Winged won­ders

Buckinghamshire Advertiser - - SPOTLIGHT -


But did you know that the fly­ing in­sects we see are the de­scen­dants of in­sects that pre-date the di­nosaurs? To­day’s drag­on­flies are large, cer­tainly com­pared to other in­sects, but they would hardly make a snack for their 300 mil­lion year old an­ces­tors, some of which boasted 1m wing-spans!

In the UK and in English, the word “dragonfly” cov­ers two dif­fer­ent groups of in­sects: dam­sel­flies (or zy­goptera – from Greek mean­ing “sim­i­lar wings”, be­cause the two pairs of wings the adults have are iden­ti­cal), and drag­on­flies (or anisoptera – “dif­fer­ent wings”, as the front pair is usu­ally thin­ner and longer than the rear pair). Both groups are clas­si­fied as Odo­nata – lit­er­ally “toothed jaws”.

Around the world there are ap­prox­i­mately 5,300 species of odo­nata; most live in the trop­ics, but in the UK there are about 40 reg­u­larly breed­ing species.

The im­pres­sive drag­on­flies we see buzzing around are the short-lived, adult forms of lar­vae that have lived for (usu­ally sev­eral) years, out of sight in a lake, pond or mov­ing wa­ter course, eat­ing their way through aquatic in­ver­te­brates in or­der to grow and lay down re­serves that en­able them to un­dergo the trans­for­ma­tion from “ugly” to “daz­zling”.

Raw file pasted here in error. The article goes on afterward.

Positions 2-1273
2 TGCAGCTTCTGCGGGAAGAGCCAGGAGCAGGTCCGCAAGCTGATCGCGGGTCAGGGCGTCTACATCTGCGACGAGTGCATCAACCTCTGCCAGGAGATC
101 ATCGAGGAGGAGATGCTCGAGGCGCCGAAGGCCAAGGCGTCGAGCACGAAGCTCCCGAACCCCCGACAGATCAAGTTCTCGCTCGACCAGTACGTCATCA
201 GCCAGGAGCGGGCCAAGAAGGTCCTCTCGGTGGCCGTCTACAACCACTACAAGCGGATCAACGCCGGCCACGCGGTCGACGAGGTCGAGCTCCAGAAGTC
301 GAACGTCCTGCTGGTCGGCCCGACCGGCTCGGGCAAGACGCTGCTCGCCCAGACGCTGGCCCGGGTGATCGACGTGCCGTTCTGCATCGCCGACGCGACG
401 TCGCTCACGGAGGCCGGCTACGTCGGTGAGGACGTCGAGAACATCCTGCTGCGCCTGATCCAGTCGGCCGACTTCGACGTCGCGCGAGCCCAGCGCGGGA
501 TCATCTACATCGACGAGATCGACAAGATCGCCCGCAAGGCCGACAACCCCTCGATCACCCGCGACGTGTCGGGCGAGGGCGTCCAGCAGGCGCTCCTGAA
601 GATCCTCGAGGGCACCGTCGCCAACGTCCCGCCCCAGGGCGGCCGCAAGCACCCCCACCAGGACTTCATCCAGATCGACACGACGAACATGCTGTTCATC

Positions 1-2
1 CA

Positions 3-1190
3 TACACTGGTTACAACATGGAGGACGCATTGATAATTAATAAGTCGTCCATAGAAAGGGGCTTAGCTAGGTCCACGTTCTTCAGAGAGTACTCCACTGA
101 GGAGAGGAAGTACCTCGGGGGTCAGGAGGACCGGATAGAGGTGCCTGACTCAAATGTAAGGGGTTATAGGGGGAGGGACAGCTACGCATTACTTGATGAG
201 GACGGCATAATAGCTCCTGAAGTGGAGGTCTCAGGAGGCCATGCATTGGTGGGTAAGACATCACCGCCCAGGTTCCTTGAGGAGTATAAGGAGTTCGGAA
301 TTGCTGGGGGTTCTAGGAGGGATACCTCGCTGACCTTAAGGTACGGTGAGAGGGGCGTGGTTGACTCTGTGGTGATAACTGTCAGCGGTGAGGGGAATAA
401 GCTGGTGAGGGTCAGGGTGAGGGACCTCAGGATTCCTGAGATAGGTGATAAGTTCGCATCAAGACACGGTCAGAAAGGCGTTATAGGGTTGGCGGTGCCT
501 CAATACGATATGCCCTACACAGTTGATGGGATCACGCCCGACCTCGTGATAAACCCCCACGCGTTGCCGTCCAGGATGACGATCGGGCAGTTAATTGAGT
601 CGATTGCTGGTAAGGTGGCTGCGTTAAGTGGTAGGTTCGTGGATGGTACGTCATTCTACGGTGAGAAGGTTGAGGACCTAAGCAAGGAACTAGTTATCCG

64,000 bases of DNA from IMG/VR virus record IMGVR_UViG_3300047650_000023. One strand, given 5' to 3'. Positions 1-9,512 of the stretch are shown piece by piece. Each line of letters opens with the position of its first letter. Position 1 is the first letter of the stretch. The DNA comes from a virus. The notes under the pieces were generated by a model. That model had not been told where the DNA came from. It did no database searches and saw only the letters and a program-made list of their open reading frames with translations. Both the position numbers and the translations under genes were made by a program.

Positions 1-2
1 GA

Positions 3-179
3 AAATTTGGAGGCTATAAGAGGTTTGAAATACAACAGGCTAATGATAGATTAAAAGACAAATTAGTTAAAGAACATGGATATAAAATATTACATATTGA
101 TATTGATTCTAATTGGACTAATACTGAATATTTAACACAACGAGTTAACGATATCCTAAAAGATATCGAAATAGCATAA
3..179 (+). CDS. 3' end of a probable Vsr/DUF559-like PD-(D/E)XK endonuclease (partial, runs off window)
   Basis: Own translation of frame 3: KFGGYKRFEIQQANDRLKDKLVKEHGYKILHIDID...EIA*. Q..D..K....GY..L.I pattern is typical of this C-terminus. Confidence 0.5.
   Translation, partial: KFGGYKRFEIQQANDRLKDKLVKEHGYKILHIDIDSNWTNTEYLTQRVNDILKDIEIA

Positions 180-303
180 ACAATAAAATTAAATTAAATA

Lar­vae are found in all wa­ter habi­tats – del­i­cate blue-tailed dam­sel­flies can use tiny, tem­po­rary pools or pud­dles for lay­ing their eggs in, the bril­liant emer­ald dragonfly prefers large pools or lakes on heaths, whereas the club-tailed dragonfly will only use the broad, lan­guid River Thames.

Whilst the lar­vae are re­stricted to wa­ter the adults can be found any­where, woods, mead­ows, gar­dens; any­where that small fly­ing in­sects can be snatched. But they are most com­monly en­coun­tered near wa­ter, where breed­ing takes place.

Our dam­sel­flies tend to be smaller, more del­i­cate crea­tures, with less dra­matic coloura­tion (usu­ally blue, red or black). How­ever, the beau­ti­ful and the banded demoi­selles are stun­ning dam­sel­flies with shim­mer­ing, metal­lic colours.

Dam­sel­flies may also be dis­tin­guished by their habit of hold­ing their wings to­gether in line with their ab­domens when at rest, in­stead of at right an­gles to the body as drag­on­flies do; al­though be­ware as emer­ald dam­sel­flies go for a 450 halfway po­si­tion, but this can help to iden­tify them quickly be­fore they take flight at your ap­proach.

BBOWT na­ture re­serves with wet­land habi­tats, such as We­ston Turville Reser­voir and Calvert Ju­bilee, can be good places for dragonfly spot­ting. But wet­land habi­tats and their wildlife, in­clud­ing drag­on­flies and dam­sel­flies, are un­der threat around the world; mostly the threat comes from the qual­ity of the wa­ter feed­ing them. BBOWT is work­ing with the En­vi­ron­ment Agency and Nat­u­ral Eng­land to main­tain clean wa­ter sup­plies to our re­serves to safe­guard the pre­cious wet­land wildlife.

Keep out for drag­ons and damsels when you’re out near wa­ter this sum­mer. Most are fast so pa­tience, binoc­u­lars and a good field guide are es­sen­tial if you want to be able to iden­tify in­di­vid­u­als. Al­ter­na­tively, just marvel at their grace, agility and en­ergy, and thank them for the share of midges, mosquitoes and flies that they take to make our sum­mer wa­ter­side walks more en­joy­able.

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